Michael Brecker “Outside” Jazz/Fusion playing for guitar

Breaking down Michael Brecker!

When looking at musical notation it can seem like random notes. But if we break down each group into 4 note groupings called “Tetrachords” we can break down the music theory and play each group on our instrument.

We can then remember the “Sound and Shape” of each cell and then join them together. In turn we can then apply these cells to our own instrumental playing/improvisations.

FULL SOLO LINE/PHRASE

Jazz improvisation Michael Brecker Lesson

 

1st Grouping of 4 notes [Tetrachord]=E flat Pentatonic shape/sound [Mixolydian]

Jazz improvisation Michael Brecker Lesson

 

2nd Tetrachord=A flat Minor triad and 4th interval [or #11  #9 and #5] [SAME AS 7TH TETRACHORD]

Jazz improvisation Michael Brecker Lesson

 

3rd Tetrachord=Minor scale fragment [#11 Lydian]

Jazz improvisation Michael Brecker Lesson

 

4th Tetrachord=Changing cell. [From flat 9 to C Jazz melodic minor] [SAME AS 9TH TETRACHORD]

Jazz improvisation Michael Brecker Lesson

 

5th Tetrachord=Very “Outside” D major pentatonic/4ths

Jazz improvisation Michael Brecker Lesson

 

6th Tetrachord =D major Pentatonic sound/shape [very “Out”]

 

Jazz improvisation Michael Brecker Lesson

7th Tetrachord=C minor arpeggio and 4th

Jazz improvisation Michael Brecker Lesson

 

8th Tetrachord=B flat major Pentatonic sound/shape

Jazz improvisation Michael Brecker Lesson

 

9th Tetrachord=C Melodic “Jazz” minor [Augmented] sound/shape [same as 4th Tetrachord]

Jazz improvisation Michael Brecker Lesson

 

10th Tetrachord = Perfect 4th and major 3rd creating triad pairs sound/shape [or E flat minor 11 implication or G FLAT/a flat]

Jazz improvisation Michael Brecker Lesson

 

Lastly= Flat 6 for C minor

Jazz improvisation Michael Brecker Lesson

FULL LENGTH “INDEPTH” VIDEO BELOW

CONCLUSION:

In terms of fingering and musical application on our instruments learning shapes and “Connections” and breaking phrases down into 4 note cells [Tetrachords] is really useful because complex lines can be understood and learnt quickly.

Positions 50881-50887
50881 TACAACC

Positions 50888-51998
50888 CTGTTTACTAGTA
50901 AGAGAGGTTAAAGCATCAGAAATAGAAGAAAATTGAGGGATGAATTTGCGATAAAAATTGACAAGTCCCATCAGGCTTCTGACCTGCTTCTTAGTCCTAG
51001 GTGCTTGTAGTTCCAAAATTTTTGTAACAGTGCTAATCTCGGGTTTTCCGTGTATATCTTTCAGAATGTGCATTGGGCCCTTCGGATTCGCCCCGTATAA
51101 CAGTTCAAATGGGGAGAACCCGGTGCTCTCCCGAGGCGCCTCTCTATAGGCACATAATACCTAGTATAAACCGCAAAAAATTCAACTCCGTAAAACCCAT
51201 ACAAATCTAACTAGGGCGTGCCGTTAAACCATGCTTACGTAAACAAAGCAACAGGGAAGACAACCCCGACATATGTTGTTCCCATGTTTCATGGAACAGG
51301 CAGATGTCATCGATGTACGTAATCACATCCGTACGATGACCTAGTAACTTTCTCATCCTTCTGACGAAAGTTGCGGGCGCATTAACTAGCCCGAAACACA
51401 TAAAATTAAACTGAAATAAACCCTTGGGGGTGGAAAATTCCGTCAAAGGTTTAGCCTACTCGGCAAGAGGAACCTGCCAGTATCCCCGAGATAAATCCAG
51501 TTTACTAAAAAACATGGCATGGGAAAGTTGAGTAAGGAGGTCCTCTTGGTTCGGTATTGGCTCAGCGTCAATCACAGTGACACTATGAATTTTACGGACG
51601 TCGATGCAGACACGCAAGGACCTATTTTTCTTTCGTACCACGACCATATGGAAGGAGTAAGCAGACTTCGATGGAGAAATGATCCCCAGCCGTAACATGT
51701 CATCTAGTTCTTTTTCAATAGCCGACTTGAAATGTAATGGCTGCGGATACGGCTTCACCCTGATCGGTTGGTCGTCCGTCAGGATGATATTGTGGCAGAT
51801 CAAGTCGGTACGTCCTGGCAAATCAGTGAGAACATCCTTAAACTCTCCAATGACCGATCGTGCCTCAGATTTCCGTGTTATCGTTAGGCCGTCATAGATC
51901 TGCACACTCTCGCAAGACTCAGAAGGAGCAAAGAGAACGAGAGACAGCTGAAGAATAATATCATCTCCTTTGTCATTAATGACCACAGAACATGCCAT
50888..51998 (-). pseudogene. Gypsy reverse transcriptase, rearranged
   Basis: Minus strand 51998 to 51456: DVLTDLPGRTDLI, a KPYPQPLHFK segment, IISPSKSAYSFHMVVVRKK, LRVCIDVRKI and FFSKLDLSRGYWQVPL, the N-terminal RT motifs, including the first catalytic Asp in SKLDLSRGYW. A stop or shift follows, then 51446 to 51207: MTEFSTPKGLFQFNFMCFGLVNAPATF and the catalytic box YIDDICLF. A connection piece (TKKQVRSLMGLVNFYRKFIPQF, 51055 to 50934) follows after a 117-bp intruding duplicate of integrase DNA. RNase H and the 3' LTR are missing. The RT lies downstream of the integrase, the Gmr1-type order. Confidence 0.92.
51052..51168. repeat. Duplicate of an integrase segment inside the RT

In turn this gives us lots of patterns for improvisation and theoretical knowledge to improvise with as opposed to just playing scales and arpeggios.

If you found this easy then try and break this solo down into“Hexatonic” scale application. You might find it really interesting!

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MICHAEL BRECKER #2

CHROMATICS AND CELL [TETRACHORD] REPLICATION 

Jazz improvisation Michael Brecker lesson

Played 8va

To begin with we have a bit of standard Be Bop chromaticism

Jazz improvisation Michael Brecker lesson

BUT!

If we look further we can see that we have an exact replicated cell that descends in minor 3rds weaving in and out of the harmony.

4 note  cell

Jazz improvisation Michael Brecker lesson

2 four note cells descending in minor 3rds replicated

Jazz improvisation Michael Brecker lesson

We can now look at the whole line and see and hear where the descending replicated cells in minor 3rds start and how they serve their purpose.

Jazz improvisation Michael Brecker lesson

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Jazz/fusion improvisation Altered scale Theory Lesson

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Today we will look at a John Mclaughlin alternate picking Jazz/Fusion improvisation cadence employing the altered dominant chord! Please watch the video below and then try it out yourself.